With Sanders All But Done, Clinton and Trump Face Off

With Sanders All But Done, Clinton and Trump Face Off

Bernie is fighting on, but now Hillary and Donald need to look at their own challenges.

Tuesday night’s primaries left Bernie Sanders in a position similar to the one former New England Patriots running back Kevin Faulk, who will be the next inductee into the team’s hall of fame, found himself in back in 2012.

Faulk wanted to return for a fourteenth season. He remained unsigned. Finally, in October of that year he retired. Why? Because not being retired at that point meant little more than waiting for his successor Danny Woodhead to sustain a season-ending injury.

Sanders wants to fight on until the Democratic convention in Philadelphia. Even if he got the big win in California that he was hoping for, it would have been a tough sell for him to convince the superdelegates, the very party establishment he has reviled throughout his whole campaign, to take the nomination away from Hillary Clinton who has won the most popular votes, pledged delegates and states. Said big win didn’t materialize.

Moreover, Sanders would be asking Democrats to take a pass on the historic nomination of the potential first woman president to take a flyer on a septuagenarian socialist senator from Vermont.

At that point, for Sanders not suspending his campaign means little more than waiting for Clinton to be indicted over her State Department emails. There is going to be pressure on him to hang it up, potentially starting when he meets with President Barack Obama on Thursday.

That means we will finally get the Clinton versus Donald Trump race polls say relatively few of us have been waiting for. It has so far been a volatile campaign and the conventional wisdom has shifted rapidly.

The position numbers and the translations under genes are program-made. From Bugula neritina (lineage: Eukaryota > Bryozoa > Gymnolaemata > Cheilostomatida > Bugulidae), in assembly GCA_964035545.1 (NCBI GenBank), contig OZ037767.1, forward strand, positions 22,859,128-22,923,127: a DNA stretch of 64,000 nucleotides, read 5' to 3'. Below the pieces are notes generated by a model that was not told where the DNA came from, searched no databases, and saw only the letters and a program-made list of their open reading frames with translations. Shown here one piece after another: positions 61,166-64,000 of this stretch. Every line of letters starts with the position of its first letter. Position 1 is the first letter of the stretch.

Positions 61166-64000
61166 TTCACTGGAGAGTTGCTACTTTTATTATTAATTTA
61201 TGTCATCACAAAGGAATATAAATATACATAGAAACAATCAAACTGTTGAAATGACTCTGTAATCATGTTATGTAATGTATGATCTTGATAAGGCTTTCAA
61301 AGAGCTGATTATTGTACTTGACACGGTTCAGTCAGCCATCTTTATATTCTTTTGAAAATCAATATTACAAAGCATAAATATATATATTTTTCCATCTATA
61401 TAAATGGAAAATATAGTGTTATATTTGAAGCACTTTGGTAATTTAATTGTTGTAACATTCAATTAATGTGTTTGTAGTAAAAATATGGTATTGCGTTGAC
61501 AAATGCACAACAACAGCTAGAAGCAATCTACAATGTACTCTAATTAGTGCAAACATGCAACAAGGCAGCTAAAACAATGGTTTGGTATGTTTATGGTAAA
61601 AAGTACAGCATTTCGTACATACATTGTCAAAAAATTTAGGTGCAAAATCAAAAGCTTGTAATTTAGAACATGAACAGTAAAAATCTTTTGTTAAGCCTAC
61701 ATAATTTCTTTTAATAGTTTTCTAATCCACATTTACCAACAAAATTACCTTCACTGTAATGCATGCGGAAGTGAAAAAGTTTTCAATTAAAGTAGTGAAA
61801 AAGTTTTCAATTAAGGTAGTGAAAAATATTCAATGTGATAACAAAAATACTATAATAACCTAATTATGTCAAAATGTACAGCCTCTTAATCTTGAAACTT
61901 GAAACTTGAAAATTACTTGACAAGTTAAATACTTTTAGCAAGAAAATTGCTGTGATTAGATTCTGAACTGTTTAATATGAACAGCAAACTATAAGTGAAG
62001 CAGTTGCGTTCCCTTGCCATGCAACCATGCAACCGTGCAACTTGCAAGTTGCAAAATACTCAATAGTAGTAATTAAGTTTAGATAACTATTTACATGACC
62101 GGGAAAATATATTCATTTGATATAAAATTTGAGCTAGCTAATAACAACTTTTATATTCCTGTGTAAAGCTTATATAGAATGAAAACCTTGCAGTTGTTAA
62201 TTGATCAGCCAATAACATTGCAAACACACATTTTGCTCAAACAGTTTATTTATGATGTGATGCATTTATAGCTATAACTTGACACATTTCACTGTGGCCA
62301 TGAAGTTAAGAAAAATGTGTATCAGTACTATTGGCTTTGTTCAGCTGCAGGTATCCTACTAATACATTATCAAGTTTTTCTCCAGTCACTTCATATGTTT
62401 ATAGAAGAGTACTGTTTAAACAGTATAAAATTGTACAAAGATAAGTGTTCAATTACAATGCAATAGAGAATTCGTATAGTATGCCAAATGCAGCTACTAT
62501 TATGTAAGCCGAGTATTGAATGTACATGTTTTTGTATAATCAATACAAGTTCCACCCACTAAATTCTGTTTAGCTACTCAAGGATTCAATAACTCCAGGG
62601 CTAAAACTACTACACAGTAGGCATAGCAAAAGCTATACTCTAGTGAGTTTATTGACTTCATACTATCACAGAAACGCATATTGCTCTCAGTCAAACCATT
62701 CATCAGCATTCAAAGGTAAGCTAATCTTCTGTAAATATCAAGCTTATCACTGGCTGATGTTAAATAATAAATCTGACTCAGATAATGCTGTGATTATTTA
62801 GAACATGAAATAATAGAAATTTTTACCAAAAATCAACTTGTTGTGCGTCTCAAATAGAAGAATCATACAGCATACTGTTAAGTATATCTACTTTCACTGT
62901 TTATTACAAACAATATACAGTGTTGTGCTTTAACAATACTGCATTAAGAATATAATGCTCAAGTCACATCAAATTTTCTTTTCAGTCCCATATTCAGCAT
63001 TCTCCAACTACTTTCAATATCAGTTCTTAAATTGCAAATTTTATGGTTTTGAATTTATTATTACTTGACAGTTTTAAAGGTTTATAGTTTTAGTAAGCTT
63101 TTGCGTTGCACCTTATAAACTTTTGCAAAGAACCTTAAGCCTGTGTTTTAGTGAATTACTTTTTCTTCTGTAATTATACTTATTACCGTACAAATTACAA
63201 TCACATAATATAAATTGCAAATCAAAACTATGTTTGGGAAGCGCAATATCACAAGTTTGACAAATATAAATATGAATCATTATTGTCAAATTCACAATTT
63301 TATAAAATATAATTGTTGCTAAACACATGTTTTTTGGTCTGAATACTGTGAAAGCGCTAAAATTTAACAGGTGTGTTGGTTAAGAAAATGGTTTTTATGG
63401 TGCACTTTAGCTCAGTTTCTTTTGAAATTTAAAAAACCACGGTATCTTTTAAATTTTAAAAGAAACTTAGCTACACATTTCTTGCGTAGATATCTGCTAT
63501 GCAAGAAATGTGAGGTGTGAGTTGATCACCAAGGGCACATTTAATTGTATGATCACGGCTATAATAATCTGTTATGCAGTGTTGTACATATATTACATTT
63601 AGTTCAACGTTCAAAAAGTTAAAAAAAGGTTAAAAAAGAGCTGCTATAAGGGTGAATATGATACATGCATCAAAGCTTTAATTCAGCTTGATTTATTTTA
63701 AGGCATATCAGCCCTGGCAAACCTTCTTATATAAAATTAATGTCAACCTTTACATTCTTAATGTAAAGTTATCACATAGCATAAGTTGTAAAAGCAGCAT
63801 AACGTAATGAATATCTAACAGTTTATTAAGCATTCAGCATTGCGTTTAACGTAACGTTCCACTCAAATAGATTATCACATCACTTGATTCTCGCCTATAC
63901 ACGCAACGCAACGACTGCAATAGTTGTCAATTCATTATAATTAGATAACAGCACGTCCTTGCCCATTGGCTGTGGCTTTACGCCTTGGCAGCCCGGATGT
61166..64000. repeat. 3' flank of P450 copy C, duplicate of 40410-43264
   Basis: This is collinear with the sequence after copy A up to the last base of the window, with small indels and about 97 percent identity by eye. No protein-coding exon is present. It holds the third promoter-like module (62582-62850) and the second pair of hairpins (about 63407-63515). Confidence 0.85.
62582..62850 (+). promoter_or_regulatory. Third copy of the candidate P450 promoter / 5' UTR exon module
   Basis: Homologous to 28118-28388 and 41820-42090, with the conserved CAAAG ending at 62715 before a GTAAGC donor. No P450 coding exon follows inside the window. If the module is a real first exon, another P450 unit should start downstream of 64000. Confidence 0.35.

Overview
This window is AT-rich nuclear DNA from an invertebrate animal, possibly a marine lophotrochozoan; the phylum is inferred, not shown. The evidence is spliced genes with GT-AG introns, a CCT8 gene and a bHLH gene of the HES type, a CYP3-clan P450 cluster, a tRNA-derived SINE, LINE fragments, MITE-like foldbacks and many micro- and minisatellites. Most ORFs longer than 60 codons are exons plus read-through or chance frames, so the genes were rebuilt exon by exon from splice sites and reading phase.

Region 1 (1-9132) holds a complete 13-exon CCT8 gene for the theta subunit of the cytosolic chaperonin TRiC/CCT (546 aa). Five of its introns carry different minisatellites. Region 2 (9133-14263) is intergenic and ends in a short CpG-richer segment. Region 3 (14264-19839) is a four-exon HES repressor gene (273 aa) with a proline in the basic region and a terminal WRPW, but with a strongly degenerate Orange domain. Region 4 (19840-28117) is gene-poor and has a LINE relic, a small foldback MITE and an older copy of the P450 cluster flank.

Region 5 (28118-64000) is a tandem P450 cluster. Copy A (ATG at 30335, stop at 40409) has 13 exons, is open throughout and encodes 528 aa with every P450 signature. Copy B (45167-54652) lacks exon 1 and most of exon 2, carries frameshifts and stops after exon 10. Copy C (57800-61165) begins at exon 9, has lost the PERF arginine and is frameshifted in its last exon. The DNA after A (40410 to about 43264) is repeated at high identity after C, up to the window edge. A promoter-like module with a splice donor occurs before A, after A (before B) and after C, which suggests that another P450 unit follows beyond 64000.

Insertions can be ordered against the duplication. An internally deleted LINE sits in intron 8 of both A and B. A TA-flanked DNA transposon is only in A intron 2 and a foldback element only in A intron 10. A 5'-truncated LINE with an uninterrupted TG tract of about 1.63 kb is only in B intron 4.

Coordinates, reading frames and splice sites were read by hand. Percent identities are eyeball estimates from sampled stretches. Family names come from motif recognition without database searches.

Trump looked like he had blown it after losing the Wisconsin primary and getting outhustled at state conventions by Ted Cruz. We weren’t too deep into May before Cruz’s campaign was over and Trump had secured a majority of his party’s delegates before Clinton had nailed down hers.

Clinton was similarly left for dead by at least a few pundits amidst an eight-state losing streak that saw her national poll numbers against Sanders fall into a dead heat. The delegate math always made this less realistic than some other Republican upsetting Trump and it didn’t last long. Democrats are now basking in Clinton’s historic impending nomination.

The polls initially made the same pundits who insisted it was impossible for Trump to win the Republican nomination to assume it was impossible for him to win the general election. Then the polls tightened and we were all reminded of Clinton’s flaws as a candidate. Schoolyard taunts like “Dangerous Donald?” No press conferences in six months?

The past week or so has reminded us of Trump’s flaws as a candidate. He lacks self-control or what political professionals like to call “message discipline.” He never quits while he is ahead. He does not speak about race or ethnicity with sensitivity. He is a risk-taker to a fault.